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January 2017 Edition of Washington Water Watch

Check out the latest edition of our monthly newsletter, Washington Water Watch. In this month’s issue you’ll find an article on the current water bills in the Washington State legislature, an update on CELP’s recent motion for summary judgment in the Leavenworth National fish hatchery case, an article on the Lyre-Hoko watershed, and a notice about our upcoming Spokane event, Winter Waters.

Read the January 2017 issue of Washington Water Watch here.


Legislative Session: A Summary of Water Bills

by CELP Executive Director Trish Rolfe and Government Affairs Specialist Bruce Wishart

Water is a major topic in the legislature again this year, and several bills have been  introduced that would undermine or overturn several key Washington Supreme Court water law decisions, including the Hirst decision on permit exempt wells handed down in October. CELP has been busy testifying on these bills in Olympia to ensure protection of Washington’s water resources.

 

Senate Bills that CELP Opposes:  These bills would negatively impact instream flows and salmon.

  • SB 5010: Avoiding Ecology Review of Expansion of Agricultural Water Rights as a Result of Claimed Conservation

While we support and encourage water conservation, this bill would bypass a process in existing law to ensure that when a farmer conducts conservation then sells or transfers the water, the water is legally available for the new use.  Farmers who wish to do conservation can use the established “Trust Water Rights Program” in current law to avoid relinquishment of the water saved by conservation practices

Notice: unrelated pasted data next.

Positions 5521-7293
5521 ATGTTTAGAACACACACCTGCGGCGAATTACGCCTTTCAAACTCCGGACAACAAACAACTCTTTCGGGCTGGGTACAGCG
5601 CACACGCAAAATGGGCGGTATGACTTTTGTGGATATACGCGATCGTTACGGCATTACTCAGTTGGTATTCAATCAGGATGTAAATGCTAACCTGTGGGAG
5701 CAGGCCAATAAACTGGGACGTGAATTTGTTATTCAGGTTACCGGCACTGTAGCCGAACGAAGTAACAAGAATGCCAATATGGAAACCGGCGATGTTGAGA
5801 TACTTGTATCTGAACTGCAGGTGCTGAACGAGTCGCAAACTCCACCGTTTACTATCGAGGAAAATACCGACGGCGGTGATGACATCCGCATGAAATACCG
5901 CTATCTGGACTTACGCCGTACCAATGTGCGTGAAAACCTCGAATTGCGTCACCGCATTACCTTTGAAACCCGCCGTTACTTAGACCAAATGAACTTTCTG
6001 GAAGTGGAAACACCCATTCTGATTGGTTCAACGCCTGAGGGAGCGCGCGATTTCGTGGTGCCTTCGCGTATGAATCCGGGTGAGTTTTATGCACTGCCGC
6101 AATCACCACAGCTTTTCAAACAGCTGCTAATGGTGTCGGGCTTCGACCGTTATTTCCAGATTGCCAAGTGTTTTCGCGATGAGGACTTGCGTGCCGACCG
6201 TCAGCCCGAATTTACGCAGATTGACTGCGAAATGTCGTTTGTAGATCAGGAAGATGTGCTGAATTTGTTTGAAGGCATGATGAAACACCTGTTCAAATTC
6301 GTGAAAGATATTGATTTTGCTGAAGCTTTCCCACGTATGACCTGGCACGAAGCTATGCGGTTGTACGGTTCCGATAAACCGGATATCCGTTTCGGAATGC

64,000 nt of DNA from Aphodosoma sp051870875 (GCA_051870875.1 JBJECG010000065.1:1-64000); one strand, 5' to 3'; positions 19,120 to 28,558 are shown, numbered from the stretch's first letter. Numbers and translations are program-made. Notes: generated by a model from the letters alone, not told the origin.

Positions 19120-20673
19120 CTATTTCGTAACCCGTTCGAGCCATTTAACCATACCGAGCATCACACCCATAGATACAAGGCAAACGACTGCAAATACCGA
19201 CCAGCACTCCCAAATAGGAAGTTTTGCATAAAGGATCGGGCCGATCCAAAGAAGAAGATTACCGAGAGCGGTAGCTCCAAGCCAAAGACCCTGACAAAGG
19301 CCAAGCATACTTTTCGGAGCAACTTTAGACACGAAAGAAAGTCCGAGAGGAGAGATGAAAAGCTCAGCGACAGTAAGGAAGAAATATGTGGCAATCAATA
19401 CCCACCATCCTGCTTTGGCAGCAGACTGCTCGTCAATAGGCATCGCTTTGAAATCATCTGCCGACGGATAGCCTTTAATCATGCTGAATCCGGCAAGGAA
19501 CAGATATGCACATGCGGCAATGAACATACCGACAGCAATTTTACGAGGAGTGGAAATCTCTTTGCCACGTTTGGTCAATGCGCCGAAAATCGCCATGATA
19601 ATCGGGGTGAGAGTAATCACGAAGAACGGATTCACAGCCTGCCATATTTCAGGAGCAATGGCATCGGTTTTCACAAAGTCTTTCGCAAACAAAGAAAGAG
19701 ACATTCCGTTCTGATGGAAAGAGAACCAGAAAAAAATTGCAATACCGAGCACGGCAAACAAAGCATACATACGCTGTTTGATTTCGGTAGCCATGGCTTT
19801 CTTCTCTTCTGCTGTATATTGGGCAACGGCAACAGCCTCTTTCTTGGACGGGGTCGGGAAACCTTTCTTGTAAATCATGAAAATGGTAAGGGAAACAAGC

• SB 5005: Converting an Agricultural Right to a Municipal Right without Ecology Review

Under current law, when a water right is transferred from agricultural use to municipal use, Ecology does a review to ensure that the water right has been in continual use (i.e.-not relinquished). This bill would avoid that review, allowing relinquished rights to be revived. House companion bill is HB 2084.

 

  • SB 5003: Allowing New Projects to Mine Instream Flows
    This bill overturns several recent State Supreme Court decisions on water law, allowing approval of new projects that reduces instream flows necessary to protect endangered salmon. Ecology could use different tools to impair instream flows to support new land use development and other new out of stream projects. This would result in giving a super priority to permit-exempt wells, harming senior water rights holders and instream flows.

 

  • SSB 5002: Requiring Leased Water Rights used as Mitigation to be Replaced by Permanent Water

This bill allows temporary, leased water to be used to mitigate ongoing use of domestic wells.

 

  • SB 5239: Overturning Hirst and Allowing Wells to Harm Instream Flows